Lecture9BIO115Winter11

Lecture9BIO115Winter11 - BIO115 Meiosis Dr. Jessica Pamment...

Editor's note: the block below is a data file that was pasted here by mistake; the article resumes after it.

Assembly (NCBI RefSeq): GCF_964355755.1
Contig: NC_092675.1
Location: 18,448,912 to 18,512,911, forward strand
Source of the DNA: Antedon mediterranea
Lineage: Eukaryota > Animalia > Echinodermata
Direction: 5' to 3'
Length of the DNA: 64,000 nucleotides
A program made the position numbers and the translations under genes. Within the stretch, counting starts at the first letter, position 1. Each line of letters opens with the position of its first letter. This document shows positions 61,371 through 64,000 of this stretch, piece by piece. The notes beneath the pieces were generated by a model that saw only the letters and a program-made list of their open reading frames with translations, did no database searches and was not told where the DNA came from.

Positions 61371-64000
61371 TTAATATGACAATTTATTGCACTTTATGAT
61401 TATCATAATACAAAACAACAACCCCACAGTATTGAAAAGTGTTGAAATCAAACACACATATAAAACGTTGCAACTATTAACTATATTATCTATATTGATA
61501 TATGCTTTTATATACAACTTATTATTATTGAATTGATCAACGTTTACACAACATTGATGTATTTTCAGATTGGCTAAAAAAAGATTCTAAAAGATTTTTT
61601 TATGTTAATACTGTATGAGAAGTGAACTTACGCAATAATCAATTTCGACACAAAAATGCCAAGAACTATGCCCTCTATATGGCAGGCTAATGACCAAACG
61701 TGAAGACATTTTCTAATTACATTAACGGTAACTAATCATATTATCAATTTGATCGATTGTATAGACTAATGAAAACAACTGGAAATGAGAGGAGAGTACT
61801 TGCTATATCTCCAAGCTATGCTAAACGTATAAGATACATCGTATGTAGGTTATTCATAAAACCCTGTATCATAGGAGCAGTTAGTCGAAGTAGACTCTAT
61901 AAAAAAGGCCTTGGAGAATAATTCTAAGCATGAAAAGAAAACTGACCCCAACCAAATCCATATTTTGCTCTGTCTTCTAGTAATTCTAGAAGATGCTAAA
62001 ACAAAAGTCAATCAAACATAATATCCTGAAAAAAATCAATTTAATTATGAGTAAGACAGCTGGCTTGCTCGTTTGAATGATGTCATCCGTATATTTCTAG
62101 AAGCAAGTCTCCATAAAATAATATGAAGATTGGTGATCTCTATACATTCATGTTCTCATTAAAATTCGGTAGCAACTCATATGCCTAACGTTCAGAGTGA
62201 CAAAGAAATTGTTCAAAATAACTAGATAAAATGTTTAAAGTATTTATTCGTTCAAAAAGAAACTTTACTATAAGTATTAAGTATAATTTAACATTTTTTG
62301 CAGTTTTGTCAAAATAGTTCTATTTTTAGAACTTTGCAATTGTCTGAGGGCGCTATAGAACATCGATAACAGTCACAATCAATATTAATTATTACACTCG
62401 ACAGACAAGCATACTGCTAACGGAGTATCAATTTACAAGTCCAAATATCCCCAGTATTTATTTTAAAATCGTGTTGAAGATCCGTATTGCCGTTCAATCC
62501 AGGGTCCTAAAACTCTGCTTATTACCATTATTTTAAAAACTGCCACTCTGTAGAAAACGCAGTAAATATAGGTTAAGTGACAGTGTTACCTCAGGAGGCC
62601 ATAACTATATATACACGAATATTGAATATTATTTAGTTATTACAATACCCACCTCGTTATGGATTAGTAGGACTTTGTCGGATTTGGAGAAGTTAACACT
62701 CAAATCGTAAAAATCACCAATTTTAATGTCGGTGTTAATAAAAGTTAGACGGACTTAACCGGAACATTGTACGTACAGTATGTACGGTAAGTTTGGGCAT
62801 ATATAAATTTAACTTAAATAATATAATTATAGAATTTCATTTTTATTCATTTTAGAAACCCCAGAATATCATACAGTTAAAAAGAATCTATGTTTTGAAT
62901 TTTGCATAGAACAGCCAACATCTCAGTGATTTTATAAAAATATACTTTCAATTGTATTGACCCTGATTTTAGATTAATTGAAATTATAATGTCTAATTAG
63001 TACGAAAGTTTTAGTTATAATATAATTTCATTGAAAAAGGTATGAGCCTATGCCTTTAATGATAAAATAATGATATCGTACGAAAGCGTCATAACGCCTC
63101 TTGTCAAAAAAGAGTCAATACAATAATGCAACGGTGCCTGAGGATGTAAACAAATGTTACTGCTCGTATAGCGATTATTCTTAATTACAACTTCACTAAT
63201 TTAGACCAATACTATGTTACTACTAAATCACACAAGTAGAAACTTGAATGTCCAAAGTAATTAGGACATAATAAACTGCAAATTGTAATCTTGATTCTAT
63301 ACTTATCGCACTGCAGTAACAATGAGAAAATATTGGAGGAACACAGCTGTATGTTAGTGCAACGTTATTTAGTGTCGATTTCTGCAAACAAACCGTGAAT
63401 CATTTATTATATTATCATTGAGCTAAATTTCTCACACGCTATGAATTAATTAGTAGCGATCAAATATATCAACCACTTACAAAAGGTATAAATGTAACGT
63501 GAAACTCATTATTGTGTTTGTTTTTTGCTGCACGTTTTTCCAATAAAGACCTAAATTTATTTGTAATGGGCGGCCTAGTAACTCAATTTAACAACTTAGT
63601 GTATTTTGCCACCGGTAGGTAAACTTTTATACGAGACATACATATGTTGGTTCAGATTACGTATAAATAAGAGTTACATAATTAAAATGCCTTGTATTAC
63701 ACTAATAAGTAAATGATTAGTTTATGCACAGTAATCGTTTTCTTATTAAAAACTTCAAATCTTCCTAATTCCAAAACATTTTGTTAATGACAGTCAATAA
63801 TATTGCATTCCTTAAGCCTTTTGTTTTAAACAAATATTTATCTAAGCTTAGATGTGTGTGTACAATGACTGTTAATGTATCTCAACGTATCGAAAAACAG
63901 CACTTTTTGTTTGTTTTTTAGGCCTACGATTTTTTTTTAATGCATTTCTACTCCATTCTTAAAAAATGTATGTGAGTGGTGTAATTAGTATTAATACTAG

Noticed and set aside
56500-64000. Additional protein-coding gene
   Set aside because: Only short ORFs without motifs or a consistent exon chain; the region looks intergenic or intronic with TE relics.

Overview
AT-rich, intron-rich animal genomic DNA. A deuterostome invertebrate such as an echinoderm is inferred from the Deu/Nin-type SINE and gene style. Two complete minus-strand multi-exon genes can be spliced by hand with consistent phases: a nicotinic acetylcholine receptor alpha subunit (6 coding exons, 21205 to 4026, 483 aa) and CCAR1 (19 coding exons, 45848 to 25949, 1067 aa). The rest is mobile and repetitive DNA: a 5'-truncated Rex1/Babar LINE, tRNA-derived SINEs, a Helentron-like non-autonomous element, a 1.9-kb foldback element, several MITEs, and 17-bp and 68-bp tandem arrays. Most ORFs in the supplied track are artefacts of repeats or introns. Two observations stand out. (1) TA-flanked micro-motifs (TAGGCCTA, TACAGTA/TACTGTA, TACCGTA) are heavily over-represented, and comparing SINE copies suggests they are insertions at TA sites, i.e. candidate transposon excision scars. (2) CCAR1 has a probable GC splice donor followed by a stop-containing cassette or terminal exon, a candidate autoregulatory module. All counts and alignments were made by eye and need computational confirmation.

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Unformatted text preview: BIO115 Meiosis Dr. Jessica Pamment Overview Overview • Role of meiosis in sexual reproduction • Comparison of meiosis and mitosis • What happens when meiosis goes wrong • Genetic variation produced in sexual life cycles contributes to evolution Sexual Reproduction Sexual Reproduction • Parents pass on genes to their offspring as a result of fertilization of their gametes phenotype • The inherited genes result in the observed • Genes are passed on in gametes Chromosomes in Human Cells Chromosomes in Human Cells • Somatic cells have 46 chromosomes, 23 pairs • Each chromosome pair is a made up of 2 homologous chromosomes • Set of chromosomes is made up of a pair of sex chromosomes and 22 pairs of autosomes • Gametes have 23 chromosomes Somatic cells vs. Gametes Somatic cells vs. Gametes • Somatic cells are diploid cells that undergo mitosis. They include every cell in your body except body’s reproductive cells (gametes) • Gametes are haploid cells that are derived from diploid cells through the process of meiosis Karyotyping Karyotyping APPLICATION TECHNIQUE 5 µm Pair of homologous replicated chromosomes Centromere Sister chromatids TECHNIQUE 5 µm Pair of homologous replicated chromosomes Centromere Sister chromatids One duplicated chromosome The X and the Y Terminology Terminology • Number of chromosomes in a single set n • Cell with two chromosome sets is a diploid • Diploid number for humans is 2n= 46 • Gametes contain a single set, n • Gametes are haploid cells • Each sexually reproducing species has a characteristic diploid and haploid number Describing Chromosomes Describing Chromosomes Key 2n = 6 Maternal set of chromosomes (n = 3) Paternal set of chromosomes (n = 3) Two sister chromatids Centromere Two nonsister chromatids in a homologous pair Pair of homologous chromosomes The Human Life Cycle Haploid gametes (n = 23) Egg cell n n Sperm cell MEIOSIS FERTILIZATION Multicellular diploid adults (2n = 46) MITOSIS and development 2n Diploid zygote (2n = 46) Key Haploid (n) Diploid (2n) Sex Outcomes in Human Reproduction Sex Outcomes in Human Reproduction Sex Outcomes in Human Reproduction Sex Outcomes in Human Reproduction Meiosis Meiosis • A form of cell division • Preceded by replication of chromosomes • Consists of two consecutive cell divisions, meiosis I and II • Results in four daughter cells, each with one set of chromosomes Meiosis Meiosis Interphase Homologous pair of chromosomes in diploid parent cell Chromosomes replicate Homologous pair of replicated chromosomes Diploid cell with replicated chromosomes Meiosis Meiosis Interphase Homologous pair of chromosomes in diploid parent cell Chromosomes replicate Diploid cell with replicated chromosomes Meiosis I 1 Homologous chromosomes separate Haploid cells with replicated chromosomes Meiosis Meiosis Interphase Homologous pair of chromosomes Chromosomes replicate Homologous pair of replicated chromosomes Diploid cell with replicated chromosomes Meiosis I 1 Homologous chromosomes separate Meiosis II 2 Sister chromatids separate Haploid cells with unreplicated chromosomes Crossing over and Genetic Diversity Mechanisms of Genetic Variation in Mechanisms of Genetic Variation in Sexually Reproducing Organisms 1. Crossing Over 1. Independent Assortment 1. Random Fertilization Independent Assortment and Genetic Diversity The Meiotic Division of an Animal Cell The Meiotic Division of an Animal Cell Meiosis I: separates homologs Meiosis II: separates chromatids Prophase I Metaphase I Anaphase I Telophase I and Cytokinesis Prophase II Metaphase II Anaphase II Telophase II and Cytokinesis Summary of Meiosis Summary of Meiosis • Chromosome sets reduced from diploid to haploid • The two stages of cell divisions produces four haploid daughter cells • During meiosis I homologs are separated • During meiosis II sister chromatids are separated • Genetic variation introduced by crossing over MITOSIS Parent cell Stage 1 Chromosome replication 2n = 6 MEIOSIS Chiasma MEIOSIS I Stage 1 Homologous chromosome pair Chromosome replication Stage 2 Stage 2 Stage 3/4 Daughter cells of meiosis I 2n Daughter cells of mitosis 2n Stage 3/4 Haploid n=3 MEIOSIS II n n n n Daughter cells of meiosis II Significance of Meiosis Significance of Meiosis • Meiosis introduces genetic variation into a population and thus contributes to evolution • Meiosis results in reshuffling of alleles • Alleles are different versions of a gene When Meiosis goes Wrong When Meiosis goes Wrong • Meiotic spindle distributes chromosomes to daughter cells • Members of a chromosome pair can fail to separate • Results in gametes with abnormal numbers of chromosomes Fertilization after failure of chromosomes to separate in mother mother Maternal age and Down Syndrome Maternal age and Down Syndrome Down Syndrome Down Syndrome • A trisomy: extra chromosome 21 • Affects 1 out of every 700 children • Characteristic facial features; heart defects; short stature Trisomy 21 and Down Syndrome Trisomy Down Syndrome Down Syndrome Triploidy Triploidy Abnormal number of sex Abnormal number of sex chromosomes • Has less of an effect than abnormal number of autosomes • Y chromosome very small • Cells normally operate with only one functioning X chromosome Turner Syndrome (X0) Summary Summary • Asexual reproduction produces identical daughter cells by mitosis • Sexual reproduction combines sets of genes from different parents forming genetically diverse organisms • Meiosis reduces the number of chromosome sets from diploid to haploid: it is the basis of sexual reproduction Summary • Meiosis consists of two cell divisions which results in four haploid daughter cells • Genetic variation is introduced during meiosis due to crossing over, independent assortment of chromosomes, and random fertilization F H Biology and Society • As women age, the cells in their ovaries that ultimately ;produce eggs also age. The older a woman is when she becomes pregnant the older that egg cell is and the more likely it is that chromosomal damage has occurred. If this is the case and the embryo has a chromosomal abnormality, the mother’s system may spontaneously abort. Biology and Society contd….. • However, the aborting mechanism also becomes defective with age. This is one reason why older women are more likely to have children born with birth defects than younger women. At menopause women stops releasing eggs. reproductive technology to have their own biological child? • What do you think of older women using Issues to consider…. • How risky is pregnancy at an older age? • If the body has naturally stopped releasing eggs, should this be overridden by technology? • How likely is it that the child will have a birth defect? • How expensive is the technology? Video of meiosis Video of meiosis • http://www.nature.com/scitable/topicpage/ Replication­and­Distribution­of­DNA­ during­Meiosis­6524853 • With are the two sources of genetic diversity in meiosis? A. binary fission and regeneration B. crossing over and independent assortment C. vegetative reproduction and regeneration D. Oogenesis and crossing over • • Meiosis and sexual reproduction have fostered diversity in the natural world because they: A. are so accurate in copying genetic information B. are nearly certain to produce differences among offspring C. Are such ancient processes D. Produce genetic replicas, one generation after another E. Are used by such a wide range of organisms. • Asexual reproduction is…… and always A.Found in only a few types of results in……. organisms….offspring that are different from parents B.Found in all types of organisms…offspring that are sometimes genetically identical to parents C.Reproduction that results from a fusion of two reproductive cells… D.Found more commonly in simple organisms than in complex ones…offspring that are genetically identical to parents ...